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coverpic flag Norway - Full Moon 212 - 12/17/13

Autumn Whispers
Cry of Dereliction Vol. II
Autumn Whispers Music / FairyMusic

Now here's an international band, if ever there was one. Two or three members from Norway, two or three from Greece, one from Malaysia and also more Greek and Norwegian guests. The music includes elements from the music scene of the 1970s: progressive rock, acoustic and classical music, the press sheet says, but also improvisations, pop and folk from the members' home countries. Cry Of Dereliction Vol. II is - surprise, surprise - the sequel, of a series of no less than seven albums! This is my first encounter with the band, thus haven't heard the first volume, yet.

The albums present selected poems from some of the world's most recognised poets in addition to the band's own lyrics. This time around they present poems by Robert Frost, Emily Dickinson, W.B. Yeats and William Blake; as famous poets of the English speaking world as can be. But most of them are written by band leader, it seems, Dino Steffens. He has also written all the music, sings lead on most of the songs and plays acoustic guitar. Other members include Tirill Mohn (violin and vocals) and some who have participated on her solo albums. The music is varied, but includes less folk elements than I expected from the press sheet. The opening track "Fire And Ice" (words by Frost) is a notable exception. In a addition to a sad Mellotron and guitar it includes a cimbalom that gives it a southeast European feel. Pop-folk perhaps.

Some tracks seem closer to singer-songwriter than folk. "A Bird Can't Fly" starts very low-key, only acoustic guitar and discreet bass. Then a Dave Gilmour (of Pink Floyd) sounding electric guitar glides in, followed by vocals and drums. It keeps growing with beautiful harmony vocals by Tirill and keyboards in the chorus. After a second round the intensity grows even more with drum rolls and heavier guitars, violin and keyboards including at least one flute'ish Mellotron by Liew Ceng Teng. My favourite of the album. The short "The Jasmine" stays low-key all the way through and secure special attention that way. Another favourite. "I Measure Every Grief I Meet" floats away on a layer of vintage Mellotron but retain a cosy singer-songwriter feel all the same. It's a bit monotonous, but the Mellotron demands the goose bumps to rise! "Nostalgia" is another Mellotron-driven song; a sort of Pink Floyd'ish mellow pop ballad. "Auguries Of Innocence" is even more pop; reminds me of "Across The Universe" by The Beatles (the great original 1967-version without all those strings). The final song "Autumn" also has a bit of the same feel, more so because of the vocal Lennon-phrasings than the melody. Another nice ballad with a exquisite gliding electric guitar by Nils Einar Vinjor all the way through.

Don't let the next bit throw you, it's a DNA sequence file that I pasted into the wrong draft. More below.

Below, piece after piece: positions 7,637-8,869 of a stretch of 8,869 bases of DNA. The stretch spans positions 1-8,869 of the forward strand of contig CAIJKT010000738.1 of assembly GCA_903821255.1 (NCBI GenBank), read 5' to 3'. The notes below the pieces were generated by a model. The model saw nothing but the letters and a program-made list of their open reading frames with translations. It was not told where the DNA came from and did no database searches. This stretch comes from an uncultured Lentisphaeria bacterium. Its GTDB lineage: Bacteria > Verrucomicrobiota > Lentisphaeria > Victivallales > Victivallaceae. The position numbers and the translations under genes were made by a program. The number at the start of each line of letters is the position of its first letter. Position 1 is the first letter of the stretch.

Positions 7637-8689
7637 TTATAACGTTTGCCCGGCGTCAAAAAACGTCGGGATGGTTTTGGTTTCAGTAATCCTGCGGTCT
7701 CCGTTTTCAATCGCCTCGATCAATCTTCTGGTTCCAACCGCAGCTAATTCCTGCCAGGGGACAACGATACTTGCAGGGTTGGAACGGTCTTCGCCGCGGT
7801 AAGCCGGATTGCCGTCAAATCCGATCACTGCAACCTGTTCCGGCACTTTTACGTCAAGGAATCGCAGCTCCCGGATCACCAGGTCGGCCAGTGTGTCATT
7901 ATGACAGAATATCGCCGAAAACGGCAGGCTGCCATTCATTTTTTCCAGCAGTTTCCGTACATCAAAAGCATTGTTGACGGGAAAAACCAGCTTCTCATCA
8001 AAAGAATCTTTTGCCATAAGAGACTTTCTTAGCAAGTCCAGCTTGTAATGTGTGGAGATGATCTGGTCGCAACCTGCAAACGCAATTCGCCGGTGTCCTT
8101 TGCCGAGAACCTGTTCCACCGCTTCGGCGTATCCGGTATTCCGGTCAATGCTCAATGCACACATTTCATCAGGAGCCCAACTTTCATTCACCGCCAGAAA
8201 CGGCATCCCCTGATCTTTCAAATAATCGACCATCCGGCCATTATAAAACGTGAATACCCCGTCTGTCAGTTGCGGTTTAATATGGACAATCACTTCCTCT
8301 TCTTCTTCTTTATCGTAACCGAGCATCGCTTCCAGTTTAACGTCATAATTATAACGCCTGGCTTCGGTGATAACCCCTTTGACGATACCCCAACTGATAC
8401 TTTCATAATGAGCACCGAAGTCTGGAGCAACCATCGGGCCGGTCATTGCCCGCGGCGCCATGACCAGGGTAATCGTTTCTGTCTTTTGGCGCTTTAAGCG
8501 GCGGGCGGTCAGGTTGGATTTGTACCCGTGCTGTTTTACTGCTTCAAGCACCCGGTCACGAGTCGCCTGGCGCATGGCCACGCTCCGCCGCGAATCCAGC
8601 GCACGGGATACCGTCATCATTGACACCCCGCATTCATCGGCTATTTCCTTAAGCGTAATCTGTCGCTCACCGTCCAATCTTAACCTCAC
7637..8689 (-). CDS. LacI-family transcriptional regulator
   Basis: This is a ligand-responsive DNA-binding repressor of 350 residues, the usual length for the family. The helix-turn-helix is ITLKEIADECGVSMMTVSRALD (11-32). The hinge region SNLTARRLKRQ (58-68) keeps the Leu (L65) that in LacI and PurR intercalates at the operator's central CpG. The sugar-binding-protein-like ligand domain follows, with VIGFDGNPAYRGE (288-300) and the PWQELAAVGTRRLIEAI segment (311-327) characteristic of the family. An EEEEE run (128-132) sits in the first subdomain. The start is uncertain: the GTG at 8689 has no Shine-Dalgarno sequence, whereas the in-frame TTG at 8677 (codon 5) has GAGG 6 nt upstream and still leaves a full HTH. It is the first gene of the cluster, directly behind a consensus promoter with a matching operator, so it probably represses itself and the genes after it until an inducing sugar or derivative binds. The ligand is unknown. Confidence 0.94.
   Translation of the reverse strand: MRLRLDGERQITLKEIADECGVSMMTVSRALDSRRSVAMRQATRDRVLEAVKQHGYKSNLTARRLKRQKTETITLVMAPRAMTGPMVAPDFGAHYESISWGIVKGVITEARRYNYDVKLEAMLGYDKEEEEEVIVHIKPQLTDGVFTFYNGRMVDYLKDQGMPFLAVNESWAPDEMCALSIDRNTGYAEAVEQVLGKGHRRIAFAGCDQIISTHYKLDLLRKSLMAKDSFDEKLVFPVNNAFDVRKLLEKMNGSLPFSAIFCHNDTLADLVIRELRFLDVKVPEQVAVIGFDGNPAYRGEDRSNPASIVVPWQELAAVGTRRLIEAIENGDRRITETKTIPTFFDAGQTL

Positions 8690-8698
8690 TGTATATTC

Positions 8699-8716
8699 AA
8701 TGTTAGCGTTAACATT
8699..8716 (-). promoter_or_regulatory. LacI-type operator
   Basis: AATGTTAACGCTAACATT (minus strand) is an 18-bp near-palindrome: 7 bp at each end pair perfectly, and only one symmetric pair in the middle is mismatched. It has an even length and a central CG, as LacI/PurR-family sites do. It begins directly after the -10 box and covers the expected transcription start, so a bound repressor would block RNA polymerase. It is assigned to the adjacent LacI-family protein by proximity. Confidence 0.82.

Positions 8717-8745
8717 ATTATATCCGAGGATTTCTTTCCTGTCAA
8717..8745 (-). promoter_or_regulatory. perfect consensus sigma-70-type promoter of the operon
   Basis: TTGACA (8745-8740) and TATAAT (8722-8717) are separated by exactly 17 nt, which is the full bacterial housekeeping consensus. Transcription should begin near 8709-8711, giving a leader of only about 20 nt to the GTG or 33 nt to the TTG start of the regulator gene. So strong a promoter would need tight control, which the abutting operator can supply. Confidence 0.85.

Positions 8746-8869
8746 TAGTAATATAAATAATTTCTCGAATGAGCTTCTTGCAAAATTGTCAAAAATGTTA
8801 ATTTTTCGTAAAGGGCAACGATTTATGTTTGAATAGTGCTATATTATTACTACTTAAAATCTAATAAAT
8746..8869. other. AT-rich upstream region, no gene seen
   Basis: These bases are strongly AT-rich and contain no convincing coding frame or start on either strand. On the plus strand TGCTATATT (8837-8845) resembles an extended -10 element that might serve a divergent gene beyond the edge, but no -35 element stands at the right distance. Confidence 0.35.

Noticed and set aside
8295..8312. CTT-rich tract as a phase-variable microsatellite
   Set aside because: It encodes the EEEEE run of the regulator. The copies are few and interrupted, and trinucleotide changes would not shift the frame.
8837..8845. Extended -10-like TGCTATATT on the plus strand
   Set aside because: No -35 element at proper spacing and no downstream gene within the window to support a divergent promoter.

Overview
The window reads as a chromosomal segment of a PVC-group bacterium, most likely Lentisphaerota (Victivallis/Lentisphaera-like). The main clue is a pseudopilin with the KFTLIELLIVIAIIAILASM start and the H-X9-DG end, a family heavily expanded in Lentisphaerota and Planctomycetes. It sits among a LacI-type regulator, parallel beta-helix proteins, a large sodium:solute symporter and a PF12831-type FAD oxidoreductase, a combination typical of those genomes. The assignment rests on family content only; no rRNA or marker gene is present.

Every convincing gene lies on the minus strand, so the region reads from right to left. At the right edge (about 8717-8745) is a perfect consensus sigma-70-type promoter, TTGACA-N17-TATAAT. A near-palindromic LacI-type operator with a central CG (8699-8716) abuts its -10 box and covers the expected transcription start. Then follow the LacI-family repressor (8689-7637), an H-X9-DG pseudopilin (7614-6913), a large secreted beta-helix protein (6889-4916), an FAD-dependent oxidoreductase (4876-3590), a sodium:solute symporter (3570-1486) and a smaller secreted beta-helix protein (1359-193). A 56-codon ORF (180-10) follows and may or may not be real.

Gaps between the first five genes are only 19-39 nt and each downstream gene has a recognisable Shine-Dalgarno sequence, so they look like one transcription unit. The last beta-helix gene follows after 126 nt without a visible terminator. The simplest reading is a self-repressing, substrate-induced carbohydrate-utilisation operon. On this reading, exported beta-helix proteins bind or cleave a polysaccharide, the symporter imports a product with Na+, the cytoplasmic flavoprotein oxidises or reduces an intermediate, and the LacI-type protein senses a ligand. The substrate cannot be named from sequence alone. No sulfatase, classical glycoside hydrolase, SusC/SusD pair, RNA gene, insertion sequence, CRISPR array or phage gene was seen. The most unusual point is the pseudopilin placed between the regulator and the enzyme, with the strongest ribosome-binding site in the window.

The two tracks that really represent something different on the disc are "Walls" and "The Puppet's Monologue". The former is a straight rocker with heavy tendencies, forgettable apart from an occasional noisy background violin. The monologue is the fun track, in 3/4 with cuckoo elements and witty sounds. The title track (well, almost; it's called "Cry Of Dereliction Pt. 2") also stands out, the epic of the album, almost 13 minutes long. A sympho-rock ditty with different parts within the part, dominated by electric guitars, keyboards, even cimbalom and a heavy thunderstorm. A couple of the guitar solos are a bit too long for my liking, though. For those with lots of patience there's also a hidden bonus track, a nice little piano ballad that starts almost eight minutes after the last song according to the cover has ended.

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